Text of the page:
> Yes. I noticed this variability. I've been using the Totusoft Lan_Speedtest.exe to test some modules. I've tested through the wifi to our intranet and saw variations I believe do to network traffic. I also tried peer to peer and the write time actual got worse. I don't know if it has do to with the firewall or the hard drive speed or just Windows giving this process low priority. I also saw drop outs. So figuring out the metric for pass/fail will be interesting. I'll check into setting an ftp for this test.


    Why involve a protocol at all? I'd just create a socket
    (http://docs.python.org/3.3/library/socket.html) and measure how long,
    on average, it took to write a given number of arbitrary bytes (e.g.
    "This is a string" repeated a million times) to it and then read a
    given number of bytes back. That would be a relatively consistent
    metric, whereas if you try using FTP you'll run into issues, as
    already noted, where disk read/write speed and details of your FTP
    server implementation like compression or multiple network connections
    affect the result significantly.

    --
    Robert K. Day
    Rob Day, Jan 28, 2013
    #5
  6. Wanderer

    Wanderer Guest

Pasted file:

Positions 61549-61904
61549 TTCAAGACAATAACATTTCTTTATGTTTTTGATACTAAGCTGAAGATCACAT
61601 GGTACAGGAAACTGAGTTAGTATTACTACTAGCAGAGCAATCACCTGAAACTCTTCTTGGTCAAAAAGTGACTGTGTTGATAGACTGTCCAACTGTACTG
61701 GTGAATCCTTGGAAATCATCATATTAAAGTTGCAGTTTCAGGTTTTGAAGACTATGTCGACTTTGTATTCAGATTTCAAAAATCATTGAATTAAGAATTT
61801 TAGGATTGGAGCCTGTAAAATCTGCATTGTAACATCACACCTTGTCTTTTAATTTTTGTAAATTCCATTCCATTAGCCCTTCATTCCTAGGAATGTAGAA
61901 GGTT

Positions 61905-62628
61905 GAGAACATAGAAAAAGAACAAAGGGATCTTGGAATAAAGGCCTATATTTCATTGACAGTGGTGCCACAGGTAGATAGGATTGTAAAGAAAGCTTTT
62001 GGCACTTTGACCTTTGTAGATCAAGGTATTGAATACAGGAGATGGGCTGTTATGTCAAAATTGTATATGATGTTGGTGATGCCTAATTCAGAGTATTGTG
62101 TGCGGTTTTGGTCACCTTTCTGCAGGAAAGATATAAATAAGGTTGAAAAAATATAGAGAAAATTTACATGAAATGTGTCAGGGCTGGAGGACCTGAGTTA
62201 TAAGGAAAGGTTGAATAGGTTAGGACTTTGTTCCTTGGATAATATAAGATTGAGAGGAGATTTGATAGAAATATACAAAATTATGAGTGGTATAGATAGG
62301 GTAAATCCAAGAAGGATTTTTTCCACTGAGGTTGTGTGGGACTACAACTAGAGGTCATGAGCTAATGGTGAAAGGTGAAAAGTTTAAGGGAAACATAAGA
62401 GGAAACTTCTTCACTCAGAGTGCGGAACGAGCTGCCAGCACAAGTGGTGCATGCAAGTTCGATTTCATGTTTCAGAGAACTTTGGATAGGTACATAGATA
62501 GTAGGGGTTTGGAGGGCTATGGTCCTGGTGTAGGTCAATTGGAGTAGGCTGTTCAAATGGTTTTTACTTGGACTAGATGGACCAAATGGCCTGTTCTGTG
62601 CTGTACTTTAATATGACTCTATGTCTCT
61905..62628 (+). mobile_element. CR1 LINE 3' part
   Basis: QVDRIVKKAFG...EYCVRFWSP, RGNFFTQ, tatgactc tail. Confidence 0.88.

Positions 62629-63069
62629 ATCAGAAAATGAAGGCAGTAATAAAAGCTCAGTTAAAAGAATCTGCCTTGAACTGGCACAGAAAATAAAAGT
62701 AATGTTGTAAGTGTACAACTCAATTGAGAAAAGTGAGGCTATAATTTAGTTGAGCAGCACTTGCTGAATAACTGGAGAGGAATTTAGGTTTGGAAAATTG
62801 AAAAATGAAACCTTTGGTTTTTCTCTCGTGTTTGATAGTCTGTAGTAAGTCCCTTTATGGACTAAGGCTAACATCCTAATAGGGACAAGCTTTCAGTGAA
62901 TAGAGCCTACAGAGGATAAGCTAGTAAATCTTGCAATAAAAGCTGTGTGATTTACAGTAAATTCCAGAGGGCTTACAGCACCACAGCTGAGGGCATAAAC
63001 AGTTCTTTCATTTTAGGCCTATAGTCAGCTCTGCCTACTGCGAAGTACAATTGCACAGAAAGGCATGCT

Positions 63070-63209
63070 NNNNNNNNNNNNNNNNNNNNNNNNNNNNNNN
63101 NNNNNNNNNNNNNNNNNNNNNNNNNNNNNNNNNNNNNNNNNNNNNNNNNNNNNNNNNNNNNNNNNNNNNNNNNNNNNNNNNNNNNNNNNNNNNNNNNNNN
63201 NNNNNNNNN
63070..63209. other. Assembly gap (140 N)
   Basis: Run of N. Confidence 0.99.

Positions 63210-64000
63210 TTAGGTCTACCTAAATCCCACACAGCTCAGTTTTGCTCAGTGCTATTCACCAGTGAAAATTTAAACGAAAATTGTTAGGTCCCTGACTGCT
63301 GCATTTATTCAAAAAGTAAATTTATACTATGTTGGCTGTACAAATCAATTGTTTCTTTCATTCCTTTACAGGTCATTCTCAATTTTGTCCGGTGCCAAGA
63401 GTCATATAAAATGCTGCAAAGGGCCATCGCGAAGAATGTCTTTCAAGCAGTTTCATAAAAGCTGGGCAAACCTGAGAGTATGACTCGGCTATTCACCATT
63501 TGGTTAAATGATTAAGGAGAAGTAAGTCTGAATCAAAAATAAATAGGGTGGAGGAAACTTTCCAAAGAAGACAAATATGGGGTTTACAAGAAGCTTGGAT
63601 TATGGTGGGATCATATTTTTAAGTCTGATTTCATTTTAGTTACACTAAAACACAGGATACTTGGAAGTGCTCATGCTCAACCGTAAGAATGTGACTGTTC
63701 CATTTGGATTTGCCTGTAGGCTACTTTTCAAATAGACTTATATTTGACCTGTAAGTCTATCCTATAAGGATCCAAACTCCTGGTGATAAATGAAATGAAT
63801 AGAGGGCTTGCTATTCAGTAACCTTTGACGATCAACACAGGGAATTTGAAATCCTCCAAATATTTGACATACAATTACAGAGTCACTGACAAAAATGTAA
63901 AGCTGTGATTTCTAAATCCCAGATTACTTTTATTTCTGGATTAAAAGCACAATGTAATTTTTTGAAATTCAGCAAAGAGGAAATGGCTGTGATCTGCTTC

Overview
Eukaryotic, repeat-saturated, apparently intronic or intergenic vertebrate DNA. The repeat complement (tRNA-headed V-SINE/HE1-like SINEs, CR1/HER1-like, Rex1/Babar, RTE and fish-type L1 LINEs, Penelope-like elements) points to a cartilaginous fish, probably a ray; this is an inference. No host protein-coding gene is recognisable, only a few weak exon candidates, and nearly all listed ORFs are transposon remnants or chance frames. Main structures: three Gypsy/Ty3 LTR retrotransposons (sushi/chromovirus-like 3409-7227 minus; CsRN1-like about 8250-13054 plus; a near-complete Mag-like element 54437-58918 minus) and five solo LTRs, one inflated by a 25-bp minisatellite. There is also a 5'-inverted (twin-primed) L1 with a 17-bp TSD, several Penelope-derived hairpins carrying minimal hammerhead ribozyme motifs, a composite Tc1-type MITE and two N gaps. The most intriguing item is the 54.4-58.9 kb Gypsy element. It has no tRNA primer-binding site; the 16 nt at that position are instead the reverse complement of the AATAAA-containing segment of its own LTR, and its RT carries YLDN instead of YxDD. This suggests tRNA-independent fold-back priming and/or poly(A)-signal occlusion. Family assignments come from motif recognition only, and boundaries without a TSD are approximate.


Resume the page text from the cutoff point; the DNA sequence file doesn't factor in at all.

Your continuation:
On Monday, January 28, 2013 12:32:50 PM UTC-5, Rob Day wrote:
    > On 28 January 2013 17:07, Wanderer wrote:
    >
    > > Yes. I noticed this variability. I've been using the Totusoft Lan_Speedtest.exe to test some modules. I've tested through the wifi to our intranetand saw variations I believe do to network traffic. I also tried peer to peer and the write time actual got worse. I don't know if it has do to with the firewall or the hard drive speed or just Windows giving this process low priority. I also saw drop outs. So figuring out the metric for pass/fail will be interesting. I'll check into setting an ftp for this test.

    >
    >
    >
    > Why involve a protocol at all? I'd just create a socket
    >
    > (http://docs.python.org/3.3/library/socket.html) and measure how long,
    >
    > on average, it took to write a given number of arbitrary bytes (e.g.